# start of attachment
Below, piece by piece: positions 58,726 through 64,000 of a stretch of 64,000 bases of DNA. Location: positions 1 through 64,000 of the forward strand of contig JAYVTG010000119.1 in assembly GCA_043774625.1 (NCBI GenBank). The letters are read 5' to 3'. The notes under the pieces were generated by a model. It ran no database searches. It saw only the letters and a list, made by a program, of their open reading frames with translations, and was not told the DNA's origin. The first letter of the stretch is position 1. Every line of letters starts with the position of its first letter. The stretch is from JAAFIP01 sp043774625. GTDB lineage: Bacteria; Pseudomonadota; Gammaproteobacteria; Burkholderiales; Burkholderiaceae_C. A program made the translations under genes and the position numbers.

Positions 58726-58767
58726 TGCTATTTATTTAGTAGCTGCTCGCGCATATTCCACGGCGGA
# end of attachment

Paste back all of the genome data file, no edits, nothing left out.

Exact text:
Below, piece by piece: positions 58,726 through 64,000 of a stretch of 64,000 bases of DNA. Location: positions 1 through 64,000 of the forward strand of contig JAYVTG010000119.1 in assembly GCA_043774625.1 (NCBI GenBank). The letters are read 5' to 3'. The notes under the pieces were generated by a model. It ran no database searches. It saw only the letters and a list, made by a program, of their open reading frames with translations, and was not told the DNA's origin. The first letter of the stretch is position 1. Every line of letters starts with the position of its first letter. The stretch is from JAAFIP01 sp043774625. GTDB lineage: Bacteria; Pseudomonadota; Gammaproteobacteria; Burkholderiales; Burkholderiaceae_C. A program made the translations under genes and the position numbers.

Positions 58726-58767
58726 TGCTATTTATTTAGTAGCTGCTCGCGCATATTCCACGGCGGA